Next: Build an Emergency Kit
Building an emergency kit ahead of time means you’ll be ready to grab it and go. Let all members of your family know where your kit is stored. The ASPCA recommends including the following items:4
Pet first-aid kit 3-7 days' worth of canned (pop-top) or dehydrated food (be sure to rotate every two months) Disposable litter trays (aluminum roasting pans are perfect) Litter or paper toweling Liquid dish soap and disinfectant Disposable garbage bags for clean-up Pet feeding dishes Extra collar or harness as well as an extra leash Photocopies of medical records and a waterproof container with a two-week supply of any medicine your pet requires (Remember, food and medications need to be rotated out of your emergency kit—otherwise they may go bad or become useless.) Bottled water, at least 7 days' worth for each person and pet (store in a cool, dry place and replace every two months) A traveling bag, crate, or sturdy carrier, ideally one for each pet Flashlight Blanket (for scooping up a fearful pet) Recent photos of your pets (in case you are separated and need to make "Lost" posters) Especially for cats: Pillowcase or Evacsak, toys, scoopable litter Especially for dogs: Extra leash, toys, and chew toys, a week's worth of cage liner.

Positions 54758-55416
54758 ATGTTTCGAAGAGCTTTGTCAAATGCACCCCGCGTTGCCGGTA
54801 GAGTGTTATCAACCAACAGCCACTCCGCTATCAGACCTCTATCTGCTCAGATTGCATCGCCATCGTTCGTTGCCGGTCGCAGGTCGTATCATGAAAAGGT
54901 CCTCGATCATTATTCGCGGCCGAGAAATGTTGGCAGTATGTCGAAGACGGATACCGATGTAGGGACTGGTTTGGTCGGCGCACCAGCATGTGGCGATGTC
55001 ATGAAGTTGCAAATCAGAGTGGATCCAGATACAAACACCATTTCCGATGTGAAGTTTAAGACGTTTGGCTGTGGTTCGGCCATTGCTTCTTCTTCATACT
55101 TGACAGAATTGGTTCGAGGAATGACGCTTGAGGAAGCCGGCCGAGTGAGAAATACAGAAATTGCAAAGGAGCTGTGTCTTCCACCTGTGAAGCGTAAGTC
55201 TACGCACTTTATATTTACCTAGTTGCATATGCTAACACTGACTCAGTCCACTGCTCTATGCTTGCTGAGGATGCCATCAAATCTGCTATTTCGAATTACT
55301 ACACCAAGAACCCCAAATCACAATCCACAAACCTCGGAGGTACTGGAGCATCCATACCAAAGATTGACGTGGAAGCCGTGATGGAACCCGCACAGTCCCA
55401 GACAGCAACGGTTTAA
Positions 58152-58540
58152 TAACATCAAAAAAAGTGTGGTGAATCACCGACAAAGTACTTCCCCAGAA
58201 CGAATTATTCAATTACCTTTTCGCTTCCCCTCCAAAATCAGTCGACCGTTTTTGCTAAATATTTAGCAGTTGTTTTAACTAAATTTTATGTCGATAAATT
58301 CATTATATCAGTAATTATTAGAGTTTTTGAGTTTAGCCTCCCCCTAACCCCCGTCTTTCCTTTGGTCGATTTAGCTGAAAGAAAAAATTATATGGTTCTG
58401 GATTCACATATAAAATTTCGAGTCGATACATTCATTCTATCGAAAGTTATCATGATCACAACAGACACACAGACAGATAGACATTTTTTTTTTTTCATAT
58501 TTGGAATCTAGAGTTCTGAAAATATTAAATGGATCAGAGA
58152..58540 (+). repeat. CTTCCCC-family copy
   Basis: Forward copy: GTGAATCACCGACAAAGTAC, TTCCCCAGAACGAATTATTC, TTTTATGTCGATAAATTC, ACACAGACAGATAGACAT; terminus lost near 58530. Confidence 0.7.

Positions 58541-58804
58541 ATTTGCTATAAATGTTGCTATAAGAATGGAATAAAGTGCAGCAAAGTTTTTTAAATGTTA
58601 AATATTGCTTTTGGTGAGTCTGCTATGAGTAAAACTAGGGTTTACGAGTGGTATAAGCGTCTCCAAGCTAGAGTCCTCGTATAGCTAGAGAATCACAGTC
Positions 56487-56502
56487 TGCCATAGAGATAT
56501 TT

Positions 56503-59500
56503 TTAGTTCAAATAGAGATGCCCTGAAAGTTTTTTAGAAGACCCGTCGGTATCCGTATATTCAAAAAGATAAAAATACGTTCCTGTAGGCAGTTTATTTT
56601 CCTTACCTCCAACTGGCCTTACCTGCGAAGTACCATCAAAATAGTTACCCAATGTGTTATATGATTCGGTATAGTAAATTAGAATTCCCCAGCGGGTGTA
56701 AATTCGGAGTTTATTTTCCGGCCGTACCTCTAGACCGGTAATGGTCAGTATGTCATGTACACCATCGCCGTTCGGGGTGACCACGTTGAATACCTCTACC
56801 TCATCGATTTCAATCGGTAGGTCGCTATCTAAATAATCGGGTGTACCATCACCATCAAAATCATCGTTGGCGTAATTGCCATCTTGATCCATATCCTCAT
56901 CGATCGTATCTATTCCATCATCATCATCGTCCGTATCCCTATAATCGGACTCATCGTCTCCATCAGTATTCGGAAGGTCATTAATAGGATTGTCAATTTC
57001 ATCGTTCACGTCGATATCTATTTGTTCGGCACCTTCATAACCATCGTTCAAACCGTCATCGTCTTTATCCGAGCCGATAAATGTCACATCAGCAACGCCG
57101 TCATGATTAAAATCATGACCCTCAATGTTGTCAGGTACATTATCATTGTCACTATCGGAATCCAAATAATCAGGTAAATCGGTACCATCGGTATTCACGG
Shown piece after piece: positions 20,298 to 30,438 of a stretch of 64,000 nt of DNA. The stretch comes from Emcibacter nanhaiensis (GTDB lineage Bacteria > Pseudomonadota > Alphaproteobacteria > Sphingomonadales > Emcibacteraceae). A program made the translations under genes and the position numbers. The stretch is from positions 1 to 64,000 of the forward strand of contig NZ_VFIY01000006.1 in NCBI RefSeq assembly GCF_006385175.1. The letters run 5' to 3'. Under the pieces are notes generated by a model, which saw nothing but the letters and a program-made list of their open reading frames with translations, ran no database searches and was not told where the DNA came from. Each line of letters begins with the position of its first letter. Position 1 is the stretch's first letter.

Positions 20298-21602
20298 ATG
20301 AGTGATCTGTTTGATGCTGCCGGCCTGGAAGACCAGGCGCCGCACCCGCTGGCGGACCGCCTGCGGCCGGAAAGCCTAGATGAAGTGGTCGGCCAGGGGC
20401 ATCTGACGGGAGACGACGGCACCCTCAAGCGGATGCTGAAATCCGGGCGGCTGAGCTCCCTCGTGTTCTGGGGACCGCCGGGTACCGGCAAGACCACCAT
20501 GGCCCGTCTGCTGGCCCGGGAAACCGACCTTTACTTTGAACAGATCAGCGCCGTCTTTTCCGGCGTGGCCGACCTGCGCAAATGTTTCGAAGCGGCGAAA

Stay Informed and Be Ready
Follow weather reports closely so you know if your home is at risk and you’re not caught by surprise. Of course, disaster can strike anywhere at any time so planning ahead is crucial.
- Make sure your pet has an up-to-date ID tag at all times. Consider adding the name and phone number of a family member or friend who doesn’t live in your immediate area. If you’re not reachable, there’ll be someone at the other number who will be.